Curling Day clinics at four local clubs


NEW GLASGOW – You’ve seen how the pros do it, now’s your chance to give it a try.

Last week during the Pinty’s Grand Slam of Curling at the Pictou County Wellness Centre, more than 60 teams of professional athletes demonstrated the fun, sportsmanship and camaraderie of the game. And now, you can see what all the excitement is about.

All four curling clubs in Pictou County – New Caledonian in Pictou, Bluenose in New Glasgow, Stellar club in Stellarton and the Westville curling club – will be hosting Curling Day in Pictou County on Saturday, November 16.

The clubs will be open from 11 a.m. to 3 p.m. and will be inviting everyone to come in and try curling.

“They will all be doing the same set of instructional curling, which will take about an hour, if someone wants to give it a try throwing those rocks, organizer and avid curler Donald Buckingham said.. “They will also have information, if anyone is interested, in joining the clubs’ learn to curl programs, or in understanding what more each club has to offer, because every club has something different to offer.”

There will also be draws and giveaways throughout the day at each club.

“We’re encouraging people to try as many clubs as they can,” Buckingham suggested. “You might try the one in your own neighbourhood because you’ve never been in it, but you may also try another one, too, because you heard they did something different there.”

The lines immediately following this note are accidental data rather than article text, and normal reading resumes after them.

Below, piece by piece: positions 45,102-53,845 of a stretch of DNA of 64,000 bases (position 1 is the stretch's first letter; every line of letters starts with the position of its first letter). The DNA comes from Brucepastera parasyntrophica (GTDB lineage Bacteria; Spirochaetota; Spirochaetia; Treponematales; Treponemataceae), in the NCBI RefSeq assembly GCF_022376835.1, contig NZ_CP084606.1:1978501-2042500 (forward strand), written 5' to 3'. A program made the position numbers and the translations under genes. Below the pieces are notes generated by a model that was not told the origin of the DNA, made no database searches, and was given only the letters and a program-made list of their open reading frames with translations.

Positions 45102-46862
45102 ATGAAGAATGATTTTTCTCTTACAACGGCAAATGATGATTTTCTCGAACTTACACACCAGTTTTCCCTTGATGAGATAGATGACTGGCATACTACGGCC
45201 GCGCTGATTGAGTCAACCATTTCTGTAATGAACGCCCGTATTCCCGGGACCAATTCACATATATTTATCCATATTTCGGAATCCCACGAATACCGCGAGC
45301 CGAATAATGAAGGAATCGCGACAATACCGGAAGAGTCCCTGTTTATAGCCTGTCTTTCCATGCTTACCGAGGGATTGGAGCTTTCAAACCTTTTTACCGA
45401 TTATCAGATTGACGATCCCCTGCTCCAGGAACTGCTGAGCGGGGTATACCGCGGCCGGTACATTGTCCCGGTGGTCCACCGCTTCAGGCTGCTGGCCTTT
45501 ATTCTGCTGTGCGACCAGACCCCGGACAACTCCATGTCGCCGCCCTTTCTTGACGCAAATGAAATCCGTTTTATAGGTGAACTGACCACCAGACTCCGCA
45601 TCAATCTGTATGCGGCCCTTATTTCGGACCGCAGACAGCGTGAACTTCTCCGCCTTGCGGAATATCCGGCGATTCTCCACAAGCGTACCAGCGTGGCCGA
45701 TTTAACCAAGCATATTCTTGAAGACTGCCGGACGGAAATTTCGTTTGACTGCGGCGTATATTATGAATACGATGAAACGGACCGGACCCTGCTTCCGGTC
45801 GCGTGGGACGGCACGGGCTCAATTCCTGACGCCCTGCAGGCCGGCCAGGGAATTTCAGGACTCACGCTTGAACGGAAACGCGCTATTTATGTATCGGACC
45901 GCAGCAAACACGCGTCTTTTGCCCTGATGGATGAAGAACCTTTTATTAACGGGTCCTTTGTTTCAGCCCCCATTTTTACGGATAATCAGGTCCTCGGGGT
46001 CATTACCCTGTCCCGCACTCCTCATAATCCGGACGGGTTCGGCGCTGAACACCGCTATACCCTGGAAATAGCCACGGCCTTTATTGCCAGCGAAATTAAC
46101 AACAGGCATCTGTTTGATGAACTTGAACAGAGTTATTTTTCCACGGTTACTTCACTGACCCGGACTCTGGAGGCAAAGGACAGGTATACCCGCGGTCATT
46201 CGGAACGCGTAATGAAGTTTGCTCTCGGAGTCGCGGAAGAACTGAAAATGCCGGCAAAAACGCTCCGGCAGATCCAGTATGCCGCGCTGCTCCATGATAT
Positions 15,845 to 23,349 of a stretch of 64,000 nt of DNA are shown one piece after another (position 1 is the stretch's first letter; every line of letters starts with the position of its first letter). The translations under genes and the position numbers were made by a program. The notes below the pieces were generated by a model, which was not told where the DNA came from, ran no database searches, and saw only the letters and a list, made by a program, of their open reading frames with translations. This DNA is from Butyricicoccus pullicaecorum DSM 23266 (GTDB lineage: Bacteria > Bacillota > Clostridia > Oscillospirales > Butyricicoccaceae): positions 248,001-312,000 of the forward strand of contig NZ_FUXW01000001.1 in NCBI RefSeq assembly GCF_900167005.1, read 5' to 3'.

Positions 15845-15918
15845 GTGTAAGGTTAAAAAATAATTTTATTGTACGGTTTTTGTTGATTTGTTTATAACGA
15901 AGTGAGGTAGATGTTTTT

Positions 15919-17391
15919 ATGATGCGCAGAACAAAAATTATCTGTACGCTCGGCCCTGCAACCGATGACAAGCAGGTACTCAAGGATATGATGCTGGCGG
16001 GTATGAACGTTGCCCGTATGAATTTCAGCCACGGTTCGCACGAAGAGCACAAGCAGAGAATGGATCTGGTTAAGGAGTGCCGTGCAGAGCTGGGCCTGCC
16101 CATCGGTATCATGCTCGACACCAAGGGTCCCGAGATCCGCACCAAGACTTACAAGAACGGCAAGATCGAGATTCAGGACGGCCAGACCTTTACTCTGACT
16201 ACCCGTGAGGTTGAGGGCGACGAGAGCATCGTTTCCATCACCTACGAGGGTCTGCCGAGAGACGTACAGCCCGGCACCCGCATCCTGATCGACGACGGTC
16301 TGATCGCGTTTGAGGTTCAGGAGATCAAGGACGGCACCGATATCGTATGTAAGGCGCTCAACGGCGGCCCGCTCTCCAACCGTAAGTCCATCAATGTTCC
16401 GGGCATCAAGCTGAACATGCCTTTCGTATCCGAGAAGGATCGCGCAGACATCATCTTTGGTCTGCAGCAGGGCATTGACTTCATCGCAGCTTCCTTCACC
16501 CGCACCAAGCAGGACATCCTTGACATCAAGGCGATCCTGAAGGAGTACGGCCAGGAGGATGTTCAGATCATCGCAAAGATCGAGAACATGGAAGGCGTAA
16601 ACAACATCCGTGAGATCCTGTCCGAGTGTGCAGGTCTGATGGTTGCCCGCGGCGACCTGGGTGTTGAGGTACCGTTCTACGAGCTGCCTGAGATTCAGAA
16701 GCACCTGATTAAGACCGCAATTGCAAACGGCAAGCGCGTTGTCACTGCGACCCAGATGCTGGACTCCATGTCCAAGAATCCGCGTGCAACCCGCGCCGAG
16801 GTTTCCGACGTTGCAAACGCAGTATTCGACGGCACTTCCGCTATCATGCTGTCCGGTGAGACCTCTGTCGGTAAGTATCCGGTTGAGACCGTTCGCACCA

Two clubs in Pictou County offer a junior program – the New Caledonian Club in Pictou and the Bluenose Club in New Glasgow. Younger people interested in giving curing a try are encouraged to visit these clubs to learn about their Junior Program.

“Curling Day in Pictou County is really about getting everybody out – they can be young and they can be not so young, it really doesn’t matter because there is curling for any age and ability,” Buckingham encouraged.

Curling is offered in Pictou County in many variations.

Wheelchair curling is for those with a disability affecting their lower limbs or gait. Wheelchair curling is governed by the World Curling Federation and is one of the sports in the Winter Paralympic Games.

Stick curling is a quick paced game that allows curlers to remain active in a sport they enjoy. Each stone must be delivered by a curling stick from a standing or seated (wheelchair) position.

Little Rocks curling is for athletes who are aged 12 and under, while junior curling is for those in their teens.

And then there is regular adult curling for all skill levels. There is even a blind curling team in Nova Scotia.

“There are all forms of curling – it’s a sport for anybody – and it satisfies every age group,” Buckingham said.”

During the Slam event last week, representatives of all the local curling clubs were set up in the concourse armed with information about curling, their specific club and promoting the Curling Day in Pictou County event.

From left: Janet Ellsworth from the Westville Curling Club and Sandra Campbell of the New Caledonian Curling Club in Pictou were among those promoting Curling Day that will take place at all four local clubs on Saturday. (Goodwin photo)